Yes, everybody, conservative and radical, rich and poor, agree more or less on this point, on the point of the existence of wretched misery.
But as soon as the question of the causes of the misery comes up, then we find disagreement and dissension. And the dissension becomes still more pronounced, more bitter and more irreconcilable when we begin to discuss the remedies for the various evils that afflict mankind.
And the object of my remarks to-night is to give you my idea of the etiology of a good deal of our misery. I do not suppose many of you will agree with me, not at first, at any rate. If all of you agreed, there would be no need for my lecture. If there is anything I detest, anything that is abhorrent to my whole being, it is to repeat platitudes, to announce, with a show of courage and self-sacrifice, ideas which have become common property, which nobody contests, and which nobody cares for anyway, whether they are right or not.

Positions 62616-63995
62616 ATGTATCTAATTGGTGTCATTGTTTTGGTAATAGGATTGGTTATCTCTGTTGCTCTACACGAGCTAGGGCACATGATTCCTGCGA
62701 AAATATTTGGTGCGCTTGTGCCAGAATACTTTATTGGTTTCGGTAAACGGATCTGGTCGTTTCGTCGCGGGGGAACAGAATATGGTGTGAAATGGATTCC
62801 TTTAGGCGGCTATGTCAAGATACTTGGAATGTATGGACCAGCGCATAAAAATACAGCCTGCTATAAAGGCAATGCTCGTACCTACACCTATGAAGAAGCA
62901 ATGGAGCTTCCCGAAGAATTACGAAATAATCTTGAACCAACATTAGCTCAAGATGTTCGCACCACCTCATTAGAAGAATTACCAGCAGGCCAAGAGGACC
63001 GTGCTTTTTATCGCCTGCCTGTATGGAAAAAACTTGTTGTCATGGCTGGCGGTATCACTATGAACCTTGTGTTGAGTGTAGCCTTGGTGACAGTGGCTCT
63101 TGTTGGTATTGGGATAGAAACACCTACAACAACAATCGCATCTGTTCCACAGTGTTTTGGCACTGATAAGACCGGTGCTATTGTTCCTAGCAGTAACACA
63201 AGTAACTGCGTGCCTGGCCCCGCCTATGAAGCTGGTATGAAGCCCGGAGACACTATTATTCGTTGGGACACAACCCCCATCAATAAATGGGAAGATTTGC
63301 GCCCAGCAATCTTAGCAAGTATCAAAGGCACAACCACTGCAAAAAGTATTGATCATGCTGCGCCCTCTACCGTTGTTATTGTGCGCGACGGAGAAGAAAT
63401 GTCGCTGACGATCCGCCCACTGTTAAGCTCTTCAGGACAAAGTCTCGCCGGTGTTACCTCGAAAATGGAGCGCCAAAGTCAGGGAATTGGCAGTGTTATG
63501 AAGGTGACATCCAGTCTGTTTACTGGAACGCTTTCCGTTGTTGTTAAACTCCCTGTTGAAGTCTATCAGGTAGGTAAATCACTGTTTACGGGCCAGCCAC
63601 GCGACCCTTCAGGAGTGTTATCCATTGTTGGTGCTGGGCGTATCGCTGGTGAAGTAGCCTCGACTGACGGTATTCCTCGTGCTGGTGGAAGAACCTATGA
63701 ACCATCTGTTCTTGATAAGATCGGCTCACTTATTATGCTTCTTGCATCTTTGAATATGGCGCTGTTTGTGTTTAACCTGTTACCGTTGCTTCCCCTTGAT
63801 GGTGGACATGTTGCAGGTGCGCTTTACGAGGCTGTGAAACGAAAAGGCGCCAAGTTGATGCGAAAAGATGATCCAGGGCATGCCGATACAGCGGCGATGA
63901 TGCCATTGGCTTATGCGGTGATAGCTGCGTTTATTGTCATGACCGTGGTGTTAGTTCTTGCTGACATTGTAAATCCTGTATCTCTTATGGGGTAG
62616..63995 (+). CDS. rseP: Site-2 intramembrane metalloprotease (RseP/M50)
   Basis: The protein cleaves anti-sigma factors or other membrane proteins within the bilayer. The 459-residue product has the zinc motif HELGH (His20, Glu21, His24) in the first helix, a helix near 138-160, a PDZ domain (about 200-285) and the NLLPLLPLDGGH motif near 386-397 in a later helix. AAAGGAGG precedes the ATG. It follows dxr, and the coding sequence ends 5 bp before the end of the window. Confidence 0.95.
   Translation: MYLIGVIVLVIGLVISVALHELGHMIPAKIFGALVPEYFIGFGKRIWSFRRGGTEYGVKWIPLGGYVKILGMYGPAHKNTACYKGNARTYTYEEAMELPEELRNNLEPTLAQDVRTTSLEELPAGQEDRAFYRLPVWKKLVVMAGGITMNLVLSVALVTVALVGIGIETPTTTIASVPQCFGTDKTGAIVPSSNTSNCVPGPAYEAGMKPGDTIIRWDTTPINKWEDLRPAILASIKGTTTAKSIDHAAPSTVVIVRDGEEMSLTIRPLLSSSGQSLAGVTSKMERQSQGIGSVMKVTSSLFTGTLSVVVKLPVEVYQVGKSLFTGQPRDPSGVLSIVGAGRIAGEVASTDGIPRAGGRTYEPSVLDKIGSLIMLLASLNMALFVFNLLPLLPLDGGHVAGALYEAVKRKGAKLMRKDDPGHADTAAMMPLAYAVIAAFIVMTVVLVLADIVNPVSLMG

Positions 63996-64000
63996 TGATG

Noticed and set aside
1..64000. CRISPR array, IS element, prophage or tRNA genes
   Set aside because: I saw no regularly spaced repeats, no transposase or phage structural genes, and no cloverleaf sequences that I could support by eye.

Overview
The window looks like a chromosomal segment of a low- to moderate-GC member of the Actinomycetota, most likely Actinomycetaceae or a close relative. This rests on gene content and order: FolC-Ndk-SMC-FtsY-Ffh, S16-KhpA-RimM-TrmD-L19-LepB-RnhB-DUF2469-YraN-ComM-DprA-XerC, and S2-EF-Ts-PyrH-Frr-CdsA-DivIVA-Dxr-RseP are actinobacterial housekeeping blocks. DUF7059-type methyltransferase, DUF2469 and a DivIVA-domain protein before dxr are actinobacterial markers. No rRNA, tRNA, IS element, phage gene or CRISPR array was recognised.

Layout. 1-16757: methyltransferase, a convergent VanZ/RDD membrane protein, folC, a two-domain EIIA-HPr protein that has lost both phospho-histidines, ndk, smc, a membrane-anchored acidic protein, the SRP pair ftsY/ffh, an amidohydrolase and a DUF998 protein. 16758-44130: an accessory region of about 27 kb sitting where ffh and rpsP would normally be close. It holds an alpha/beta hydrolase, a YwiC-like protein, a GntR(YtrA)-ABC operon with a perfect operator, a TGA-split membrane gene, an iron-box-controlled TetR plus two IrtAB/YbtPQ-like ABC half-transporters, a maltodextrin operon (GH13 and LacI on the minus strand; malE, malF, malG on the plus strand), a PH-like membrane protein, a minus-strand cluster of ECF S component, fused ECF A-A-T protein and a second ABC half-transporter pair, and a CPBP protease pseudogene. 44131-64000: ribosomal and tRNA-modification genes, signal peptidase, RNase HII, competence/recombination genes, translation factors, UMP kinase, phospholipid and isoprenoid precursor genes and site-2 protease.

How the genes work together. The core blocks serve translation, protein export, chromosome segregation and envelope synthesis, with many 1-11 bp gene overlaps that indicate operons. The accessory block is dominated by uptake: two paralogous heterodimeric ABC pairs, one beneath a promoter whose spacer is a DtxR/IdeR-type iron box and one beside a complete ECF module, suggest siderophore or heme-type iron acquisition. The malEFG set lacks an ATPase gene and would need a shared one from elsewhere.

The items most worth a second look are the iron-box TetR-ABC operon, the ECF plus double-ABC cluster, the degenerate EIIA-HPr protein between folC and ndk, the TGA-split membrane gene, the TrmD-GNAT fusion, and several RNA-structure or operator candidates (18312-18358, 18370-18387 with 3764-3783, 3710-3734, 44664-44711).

I will ask you to transfer yourselves for a few moments some forty or fifty thousand years back, and cast a mental glance at our ancestors. How did man spend his time, what were his occupations, what were his interests? He was busy with but two things - to hunt for food so that he might fill his belly, and to find a mate. At the time we speak of, the second was easier than the first.